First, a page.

FYI: We’re on Instagram now! Follow us: @newsweek. This week we’re sharing a series of photos taken by Brendan Hoffman (Prime Collective) on the ground in Kiev, Ukraine.
"Jihad is the best tourism," a young Dutchman who calls himself Chechclear posted on his Tumblr. He was riding a camel, grinning, his face filtered into an Instagram haze. Chechclear is one of an estimated 1,700 Europeans fighting in Syria. He’s part of the Islamic State of Iraq and Syria (ISIS), which Al-Qaeda has just officially disowned, and seems to be having the time of his life. He documents his adventure for adoring fans across several social media platforms.
This is the reality of modern jihad, where the faithful chronicle their response to the cause in real time. But if Europeans like Chechclear are living out their Call of Duty fantasies, they do it at the expense of Syrian lives. In the territory it holds in Syria’s North, ISIS is imposing its harsh interpretation of sharia law with torture and beheadings. Its Western fighters are tweeting selfies in the ruins.
In Syria, the battle for territory waged on the ground is matched by a battle for meaning waged on the Internet. Whether they’re Kurds carving out an independent state, revolutionaries or TEDx organizers sympathetic to Assad, Syrians use Twitter, YouTube and Facebook to tell their stories. It’s contested ground, filled with both propaganda and truth. Posting can be deadly. Both the Assad regime and ISIS target citizen journalists for arrest. In the embattled Lebanese city of Tripoli, I interviewed an aid worker who, at the start of the revolution, smuggled memory cards over the border that contained footage of demonstrations. Once he was in Lebanon, he’d upload the footage to Facebook. Assad had blocked access to the Internet once. Activists were terrified he’d do it again.
We’re not sure what’s going on but this appears to be a listing for social media stars to come live in a mansion in Miami and show their stuff help what is happening.
OMG— our Senior Editor of Social Media Brian Ries is going to drop some knowledge on Mediabistro’s Social Media Marketing Boot Camp! Check it out.
When we heard (on this live stream, that’s currently off the air) that some May Day protesters started marching toward a Chipotle in midtown, we thought we’d give them a heads-up. Hopefully they’re making some burritos, because the picketers aren’t super happy with some of their political decisions that we believe have to do with immigrant hiring practices.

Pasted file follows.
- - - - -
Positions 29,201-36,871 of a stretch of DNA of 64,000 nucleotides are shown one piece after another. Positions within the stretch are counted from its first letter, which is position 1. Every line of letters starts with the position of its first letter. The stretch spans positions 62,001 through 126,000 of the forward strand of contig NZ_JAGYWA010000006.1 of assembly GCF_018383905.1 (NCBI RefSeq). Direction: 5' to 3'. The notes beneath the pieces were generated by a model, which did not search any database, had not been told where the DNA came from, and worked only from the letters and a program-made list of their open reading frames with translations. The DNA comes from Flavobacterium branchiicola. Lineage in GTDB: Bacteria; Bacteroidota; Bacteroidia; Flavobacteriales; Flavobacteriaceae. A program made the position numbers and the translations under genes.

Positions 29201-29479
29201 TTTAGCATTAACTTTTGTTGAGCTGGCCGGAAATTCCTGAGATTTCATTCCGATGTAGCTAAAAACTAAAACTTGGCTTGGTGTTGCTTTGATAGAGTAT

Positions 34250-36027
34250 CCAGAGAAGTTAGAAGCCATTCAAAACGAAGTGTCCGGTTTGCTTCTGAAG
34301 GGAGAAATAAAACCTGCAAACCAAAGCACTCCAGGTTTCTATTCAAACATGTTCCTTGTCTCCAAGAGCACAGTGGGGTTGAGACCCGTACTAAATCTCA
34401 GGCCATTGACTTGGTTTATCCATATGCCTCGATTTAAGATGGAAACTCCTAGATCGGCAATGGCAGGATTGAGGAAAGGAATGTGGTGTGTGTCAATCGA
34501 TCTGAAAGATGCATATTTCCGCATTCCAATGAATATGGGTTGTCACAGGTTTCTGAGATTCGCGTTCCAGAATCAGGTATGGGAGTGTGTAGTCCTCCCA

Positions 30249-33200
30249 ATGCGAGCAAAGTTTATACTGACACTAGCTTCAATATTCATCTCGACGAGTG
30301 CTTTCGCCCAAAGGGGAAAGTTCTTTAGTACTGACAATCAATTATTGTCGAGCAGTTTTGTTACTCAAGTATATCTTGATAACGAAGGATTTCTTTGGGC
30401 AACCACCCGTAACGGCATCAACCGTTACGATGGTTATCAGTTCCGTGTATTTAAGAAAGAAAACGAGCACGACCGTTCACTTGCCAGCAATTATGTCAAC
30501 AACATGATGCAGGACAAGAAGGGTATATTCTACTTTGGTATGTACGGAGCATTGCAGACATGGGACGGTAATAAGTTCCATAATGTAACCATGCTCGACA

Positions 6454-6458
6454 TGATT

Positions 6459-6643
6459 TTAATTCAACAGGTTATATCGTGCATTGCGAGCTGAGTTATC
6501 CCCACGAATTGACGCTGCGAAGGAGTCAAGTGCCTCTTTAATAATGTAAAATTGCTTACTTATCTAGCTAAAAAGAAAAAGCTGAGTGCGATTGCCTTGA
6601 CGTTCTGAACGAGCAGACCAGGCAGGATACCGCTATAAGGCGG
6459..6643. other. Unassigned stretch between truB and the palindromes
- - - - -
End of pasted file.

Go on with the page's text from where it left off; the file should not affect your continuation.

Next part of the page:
Follow our May Day live blog for more.
I mean “lay off” as in “lay off, man, quit harshing my gig” and not “fire.” It’s a double entendre, designed to rope in the skeptical reader. Wink wink.
I wonder, actually, if this whole “social media experts are dumb” thing is some sort of tech cultural self resentment complex. It’s a thing I do, and it’s easy for me, so it’s worthless and anyone that does that for a living is dumb or evil.
But you know what? Love yourself! That thing you know, it’s really hard! It really is! It’s a skill. There are people that don’t have it. It’s okay to be good at it!
I think the issue is with the Porn-Star-like job-title dichotomy. Can there just be social media professionals with various levels of knowledge, or does every single person in the field need to be a self-proclaimed Expert?
But no one really calls themselves an expert, though, do they? I mean I’m sure someone does, but I can’t recall ever seeing it in a title or on a business card. It’s more of a subversive pejorative than an actual title, no?
I’ve always preferred “sexpert.”
In the present, we’ll all be experts for an immeasurable amount of seconds.
Maxim Goncharov, a senior threat researcher, who observed a shadowy campaign of “pro-Kremlin tweets that appear to have been sent by countless Twitter bots” in the wake of the Russian protests.
Stephen Colbert on CNN’s firing of approximately 50 journalists after the network completed a study on the quality of user generated content it was receiving via platforms such as iReport.
Colbert nails it. You savvy kids and your social tumblin’ are gonna be the death of us all.
We teamed up with media analytics firm OhMyGov to see who’s winning the social media primary for the GOP nomination. Lessons learned: Newt’s hanging with ghosts, Herman Cain tweets a lot, and Rick Santorum needs some friends.